# Can you please solve $7^{-1} \mod 480$ using extended Euclidean Algorithm?. Kindly show the steps till end

I am solving RSA algorithm wherein I have to find d by finding $$7$$ inverse modulo $$480$$. Please help in solving till end using extended euclidean algorithm

Using extended Euclidean Algorithm for finding inverse as follows:

$$480 = 7(68) + 4$$ $$68 = 4(17) + 0$$

Now, I am getting remainder 0 here. How shall I proceed ahead after this first step

• " Please solve using extended euclidean algorithm and show all steps till end." that's a very unreasonable request. More reasonable would be help to get you started or a rough outline – fleablood Feb 21 '19 at 20:53
• $\frac{7}{480}=[0;68,1,1,3]$ and $[0;68,1,1]=\frac{2}{137}$ imply $$7\cdot 137-2\cdot 480 = -1,$$ hence the inverse of $7\pmod{480}$ is given by $-137\equiv 343\pmod{480}$. – Jack D'Aurizio Feb 21 '19 at 21:01
• A more efficient technique is probably to find $7^{-1}\pmod{32},\pmod{3},\pmod{5}$, then invoke the Chinese remainder theorem. – Jack D'Aurizio Feb 21 '19 at 21:04
• See here for a very convenient form of the Extended Euclidean Algorithm. – Gone Feb 21 '19 at 22:04
• @Jack Unlikely - it's rare that CRT is more efficient than the Extended Euclidean Algorithm, e.g. it took me $10$ seconds of mental arithmetic in my answer below. – Gone Feb 21 '19 at 22:06

$$480 = 7*68 + 4$$ so $$4 = 480 - 7*68$$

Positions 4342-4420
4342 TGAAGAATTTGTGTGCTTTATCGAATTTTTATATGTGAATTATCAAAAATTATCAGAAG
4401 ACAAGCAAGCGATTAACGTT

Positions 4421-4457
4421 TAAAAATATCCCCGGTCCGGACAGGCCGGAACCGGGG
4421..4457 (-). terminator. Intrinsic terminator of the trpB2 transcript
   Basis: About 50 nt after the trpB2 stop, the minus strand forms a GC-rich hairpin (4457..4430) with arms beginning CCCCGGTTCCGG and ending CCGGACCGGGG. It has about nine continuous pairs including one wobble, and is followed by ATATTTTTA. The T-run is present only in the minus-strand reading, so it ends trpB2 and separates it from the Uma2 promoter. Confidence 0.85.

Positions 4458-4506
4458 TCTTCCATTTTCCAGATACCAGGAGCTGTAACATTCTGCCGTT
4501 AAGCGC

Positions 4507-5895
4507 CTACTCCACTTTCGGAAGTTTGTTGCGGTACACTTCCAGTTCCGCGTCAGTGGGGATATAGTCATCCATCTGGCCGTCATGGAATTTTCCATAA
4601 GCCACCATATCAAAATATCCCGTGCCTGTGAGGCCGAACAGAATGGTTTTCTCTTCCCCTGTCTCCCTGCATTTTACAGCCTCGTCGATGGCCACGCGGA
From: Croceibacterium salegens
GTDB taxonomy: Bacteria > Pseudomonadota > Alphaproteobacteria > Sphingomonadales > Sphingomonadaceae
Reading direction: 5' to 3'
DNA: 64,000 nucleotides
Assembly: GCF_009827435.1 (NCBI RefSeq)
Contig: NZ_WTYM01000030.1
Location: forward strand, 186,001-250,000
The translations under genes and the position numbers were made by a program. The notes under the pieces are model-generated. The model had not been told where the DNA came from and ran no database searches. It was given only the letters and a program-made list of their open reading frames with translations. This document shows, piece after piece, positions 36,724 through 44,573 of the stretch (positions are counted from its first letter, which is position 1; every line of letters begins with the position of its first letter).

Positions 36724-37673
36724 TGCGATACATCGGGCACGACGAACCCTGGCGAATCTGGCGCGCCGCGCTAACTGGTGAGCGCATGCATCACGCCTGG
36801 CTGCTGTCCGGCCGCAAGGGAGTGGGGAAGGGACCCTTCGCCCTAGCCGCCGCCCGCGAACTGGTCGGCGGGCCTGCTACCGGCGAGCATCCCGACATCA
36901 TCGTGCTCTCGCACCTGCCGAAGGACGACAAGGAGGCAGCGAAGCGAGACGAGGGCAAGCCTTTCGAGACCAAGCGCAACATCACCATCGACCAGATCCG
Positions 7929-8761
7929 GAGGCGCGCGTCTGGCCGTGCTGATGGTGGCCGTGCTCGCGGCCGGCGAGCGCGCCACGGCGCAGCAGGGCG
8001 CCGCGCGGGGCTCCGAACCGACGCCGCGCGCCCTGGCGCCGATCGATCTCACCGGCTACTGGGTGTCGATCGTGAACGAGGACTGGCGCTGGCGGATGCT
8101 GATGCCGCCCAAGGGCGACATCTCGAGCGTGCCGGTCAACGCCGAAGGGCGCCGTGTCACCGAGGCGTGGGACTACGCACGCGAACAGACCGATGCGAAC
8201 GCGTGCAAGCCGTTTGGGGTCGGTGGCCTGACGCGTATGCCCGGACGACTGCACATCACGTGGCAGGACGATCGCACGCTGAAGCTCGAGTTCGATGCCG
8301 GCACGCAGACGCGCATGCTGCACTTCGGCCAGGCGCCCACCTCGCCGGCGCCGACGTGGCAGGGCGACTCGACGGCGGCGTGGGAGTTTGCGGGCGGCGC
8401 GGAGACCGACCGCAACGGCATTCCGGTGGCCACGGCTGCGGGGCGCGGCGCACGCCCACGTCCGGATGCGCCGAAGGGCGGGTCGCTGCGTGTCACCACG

$$7 = 4 + 3$$ so $$3 = 7-4$$

$$4 = 3 + 1$$ so $$1 = 4 - 3$$

So $$1 = 4-3=$$

$$(480 - 7*68) - (7-4)=$$

$$(480-7*68) - (7-(480 - 7*68))=$$

$$(480-7*68) -(7*69 - 480)=$$ $$2*480 - 137*7$$

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So how do you solve $$7k \equiv 1 \pmod{480}$$?

• Can you please solve till end – first last Feb 21 '19 at 21:16
• Yes, I can. But I won't. If $1 = 2*480 - 137*7$ then $-137*7 \equiv 1\pmod {480}$. – fleablood Feb 21 '19 at 21:21
• @firstlast You'll find it much easier (and less error prone) to use the method I linked in a comment on your question (similar to the method in Doug's answer). – Gone Feb 21 '19 at 22:12
• Yes. I have to agree with Bill and Doug about the ease of their methods. This was a simple case but the errors one usually has..... (#@%*) – fleablood Feb 21 '19 at 22:19

By here $$\,\ \overbrace{7^{-1}_{480} \equiv \dfrac{1-480(\color{#c00}{480^{-1}_7})}7}^{\rm\large inverse\ reciprocity}\equiv \dfrac{1-480(\color{#c00}2)}7\equiv -137,\$$ by $$\bmod 7\!:\ \color{#c00}{\dfrac{1}{480}}\equiv \dfrac{8}4\equiv\color{#c00} 2$$

• This is essentially a special case (single step) of the Extended Euclidean Algorithm that is more convenient in certain cases. – Gone Feb 21 '19 at 22:01

Here is how I do it and keep myself organized

$$\begin {array}{crl} \times480&\times 7\\ 1&0&480\\ 0&1&7\\ 0&68&476\\ 1&-68&4\\ 2&-136&8\\ 2&-137&1 \end{array}$$

Number in the first column, I multiply by 480. The number in the second column, I multiply by 7. The third column is their sum.

I do what are effectively matrix row operations to the right column as far as it will go.

$$480\times2 + (-137\times 7) = 1$$

$$-137\equiv 343 \equiv 7^{-1}\pmod{480}$$

Worth noting:

$$343 = 7^3\\ 7^4\equiv 1\pmod{480}$$

My computation of the gcd of $$480$$ and $$7$$ in tabular form:

$$\begin{matrix} 480 & - & 1 & 0\\ 7 & 68 & 0 & 1\\ 4 & 1 & 1 & -68\\ 3 & 1 & -1 & 69\\ 1 & - & 2 & -137\\ \end{matrix}$$

(where the second column has the quotients $$q$$, and we subtract $$q$$ times the row of two after it from the row of $$2$$ above it, for the last two columns. We stop when we reach divisibility as with $$1$$ and $$3$$.
So we get $$1 = 2 \cdot 480 + (-137) \cdot 7$$

which we take modulo $$480$$ and get $$7^{-1} \equiv -137 \equiv 343 \pmod{480}$$

So, e.g. when in RSA we have $$\phi(n)=480$$ and $$e=7$$ we take $$d=343$$.